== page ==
This essay was originally presented as a lecture as part of the celebration of Professor dr. theol. Sverre Aalen’s 100’th anniversary at the Nor-wegian School of Theology, 7th of December 2009. The aim of the article was to highlight some main perspectives in several of Aalens scientific publications on the New Testament, which to a certain effect can be traced back to his doctoral dissertation from 1951, and it’s rich collection of data from Early and Rabbinic Judaism. As a biblical scholar Aalen was creative and innovative who succeeded to contextualize New Testament concepts and texts in their Jewish cultural context.
In 2 Corinthians 4:16–5:10 Paul points out that he prefers «rather to be absent from the body and to be present with the Lord». This statement of Paul has been interpreted to mean that Paul prefers an existence for the soul without the body in an intermediate state before the resurrection. This however would correspond to a dualistic and platonic-like understanding of mans nature and existence in and after death. But is this what Paul believes? A closer analysis based on the context in the letter and the Jewish understanding compared to Greek-Hellenistic thought, shows that Paul most likely means to express the Christian hope for salvation, which is that the earthly human beeing – with the body – is being moved to God in a new existence. The earthly man is being dressed in heavenly clothings. One goes through a change, and at the same time the identity is secured. It is based on Pauls understanding of body and identity within the context of salvation.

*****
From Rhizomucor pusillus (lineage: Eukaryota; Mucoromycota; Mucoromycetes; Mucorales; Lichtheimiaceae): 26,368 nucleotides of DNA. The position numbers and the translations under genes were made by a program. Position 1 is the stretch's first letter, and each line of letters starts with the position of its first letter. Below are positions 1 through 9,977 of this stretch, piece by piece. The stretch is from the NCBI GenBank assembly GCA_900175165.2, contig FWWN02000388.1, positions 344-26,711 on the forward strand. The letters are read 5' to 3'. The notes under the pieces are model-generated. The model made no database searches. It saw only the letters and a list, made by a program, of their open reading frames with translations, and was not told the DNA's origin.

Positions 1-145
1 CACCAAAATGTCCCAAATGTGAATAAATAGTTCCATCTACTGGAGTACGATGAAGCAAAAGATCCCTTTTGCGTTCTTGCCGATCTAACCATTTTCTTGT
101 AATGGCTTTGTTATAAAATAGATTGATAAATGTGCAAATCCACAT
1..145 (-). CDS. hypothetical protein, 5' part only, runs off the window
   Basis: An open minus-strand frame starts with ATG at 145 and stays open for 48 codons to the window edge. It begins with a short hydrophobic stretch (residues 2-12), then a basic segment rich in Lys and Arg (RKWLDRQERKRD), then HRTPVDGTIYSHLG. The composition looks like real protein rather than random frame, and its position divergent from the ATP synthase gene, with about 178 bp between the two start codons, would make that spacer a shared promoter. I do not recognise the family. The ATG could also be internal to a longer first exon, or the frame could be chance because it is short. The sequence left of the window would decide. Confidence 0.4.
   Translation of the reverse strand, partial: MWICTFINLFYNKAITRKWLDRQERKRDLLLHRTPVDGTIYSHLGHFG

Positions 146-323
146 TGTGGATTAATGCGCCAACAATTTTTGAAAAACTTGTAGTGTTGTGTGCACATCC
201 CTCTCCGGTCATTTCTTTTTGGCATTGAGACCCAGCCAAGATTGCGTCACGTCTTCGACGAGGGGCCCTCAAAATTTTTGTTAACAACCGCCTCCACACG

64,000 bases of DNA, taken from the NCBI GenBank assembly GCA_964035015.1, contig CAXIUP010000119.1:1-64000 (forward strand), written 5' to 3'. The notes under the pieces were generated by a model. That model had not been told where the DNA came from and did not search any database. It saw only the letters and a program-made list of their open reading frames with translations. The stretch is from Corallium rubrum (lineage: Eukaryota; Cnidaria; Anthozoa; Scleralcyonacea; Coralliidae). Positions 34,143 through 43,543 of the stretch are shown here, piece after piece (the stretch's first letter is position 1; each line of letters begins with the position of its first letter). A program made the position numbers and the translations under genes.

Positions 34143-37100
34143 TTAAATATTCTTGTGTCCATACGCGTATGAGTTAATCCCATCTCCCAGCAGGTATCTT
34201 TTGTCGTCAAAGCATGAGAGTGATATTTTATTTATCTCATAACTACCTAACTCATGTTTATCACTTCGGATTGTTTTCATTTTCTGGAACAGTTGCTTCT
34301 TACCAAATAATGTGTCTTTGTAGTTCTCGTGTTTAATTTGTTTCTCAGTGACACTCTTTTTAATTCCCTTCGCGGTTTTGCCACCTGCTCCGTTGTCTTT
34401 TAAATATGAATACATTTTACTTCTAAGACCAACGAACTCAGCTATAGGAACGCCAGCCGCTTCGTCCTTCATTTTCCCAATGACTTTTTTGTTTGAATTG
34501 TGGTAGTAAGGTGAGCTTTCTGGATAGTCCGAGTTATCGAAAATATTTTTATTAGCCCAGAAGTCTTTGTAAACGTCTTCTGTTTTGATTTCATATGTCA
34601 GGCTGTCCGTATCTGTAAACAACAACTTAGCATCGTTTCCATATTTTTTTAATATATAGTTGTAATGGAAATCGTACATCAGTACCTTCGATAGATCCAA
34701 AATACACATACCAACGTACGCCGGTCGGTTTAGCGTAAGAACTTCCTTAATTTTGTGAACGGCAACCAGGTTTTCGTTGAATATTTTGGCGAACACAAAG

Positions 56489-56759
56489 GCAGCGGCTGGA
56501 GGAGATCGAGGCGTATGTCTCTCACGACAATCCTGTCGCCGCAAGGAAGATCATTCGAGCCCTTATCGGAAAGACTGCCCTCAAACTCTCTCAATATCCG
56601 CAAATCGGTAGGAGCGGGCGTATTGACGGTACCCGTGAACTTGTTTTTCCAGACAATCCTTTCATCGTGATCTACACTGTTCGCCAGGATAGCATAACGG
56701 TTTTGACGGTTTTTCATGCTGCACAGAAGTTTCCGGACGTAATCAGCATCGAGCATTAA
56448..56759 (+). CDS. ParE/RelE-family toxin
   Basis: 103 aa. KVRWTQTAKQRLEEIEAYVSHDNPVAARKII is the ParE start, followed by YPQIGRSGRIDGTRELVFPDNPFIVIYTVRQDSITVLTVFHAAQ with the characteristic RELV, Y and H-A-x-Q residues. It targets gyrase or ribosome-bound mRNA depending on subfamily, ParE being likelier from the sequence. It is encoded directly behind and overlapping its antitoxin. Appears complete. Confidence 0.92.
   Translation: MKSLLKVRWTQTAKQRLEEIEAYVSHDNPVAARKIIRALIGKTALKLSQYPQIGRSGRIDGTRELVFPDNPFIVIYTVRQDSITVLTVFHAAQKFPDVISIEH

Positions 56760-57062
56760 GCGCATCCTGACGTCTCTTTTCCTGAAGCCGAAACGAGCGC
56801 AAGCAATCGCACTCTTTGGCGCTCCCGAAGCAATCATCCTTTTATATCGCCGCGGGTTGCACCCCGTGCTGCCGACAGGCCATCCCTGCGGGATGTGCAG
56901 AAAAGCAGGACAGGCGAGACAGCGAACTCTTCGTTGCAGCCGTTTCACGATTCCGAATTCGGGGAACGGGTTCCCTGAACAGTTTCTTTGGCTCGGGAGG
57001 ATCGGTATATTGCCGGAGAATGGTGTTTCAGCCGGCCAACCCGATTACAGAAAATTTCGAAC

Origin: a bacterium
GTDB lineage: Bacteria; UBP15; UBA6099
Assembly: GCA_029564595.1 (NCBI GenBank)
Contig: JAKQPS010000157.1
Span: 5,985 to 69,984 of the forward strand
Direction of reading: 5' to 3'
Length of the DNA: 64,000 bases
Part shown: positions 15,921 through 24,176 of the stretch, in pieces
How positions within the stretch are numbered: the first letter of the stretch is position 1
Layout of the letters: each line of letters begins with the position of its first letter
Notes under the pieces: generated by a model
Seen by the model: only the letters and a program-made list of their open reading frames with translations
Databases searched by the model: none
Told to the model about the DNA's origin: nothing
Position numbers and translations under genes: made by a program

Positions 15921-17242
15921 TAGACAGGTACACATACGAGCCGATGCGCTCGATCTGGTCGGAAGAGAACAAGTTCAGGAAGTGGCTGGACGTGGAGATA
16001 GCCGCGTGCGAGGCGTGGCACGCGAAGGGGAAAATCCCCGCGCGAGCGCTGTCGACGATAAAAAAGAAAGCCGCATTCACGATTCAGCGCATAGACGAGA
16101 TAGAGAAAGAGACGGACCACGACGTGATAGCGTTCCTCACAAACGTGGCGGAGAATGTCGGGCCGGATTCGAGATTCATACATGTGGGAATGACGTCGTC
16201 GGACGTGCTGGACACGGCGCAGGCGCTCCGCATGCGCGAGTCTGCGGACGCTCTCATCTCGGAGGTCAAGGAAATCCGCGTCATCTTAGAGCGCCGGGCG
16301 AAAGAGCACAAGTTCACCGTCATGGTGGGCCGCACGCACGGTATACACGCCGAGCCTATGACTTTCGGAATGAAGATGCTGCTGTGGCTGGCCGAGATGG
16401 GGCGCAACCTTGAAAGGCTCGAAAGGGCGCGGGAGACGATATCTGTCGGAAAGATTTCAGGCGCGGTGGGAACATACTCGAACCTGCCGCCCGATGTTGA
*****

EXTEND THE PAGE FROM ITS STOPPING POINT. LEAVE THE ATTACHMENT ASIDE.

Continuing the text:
«Narrative identity» is a central concept in Paul Ricoeurs Oneself as Another (1992) where he argues that personal identity can only be grasped through the structures of narrative. This article presents Ricoeurs theory of narrative identity and suggests that his theory can be further understood and emphasized by a close-reading of narratives of terminally ill patients.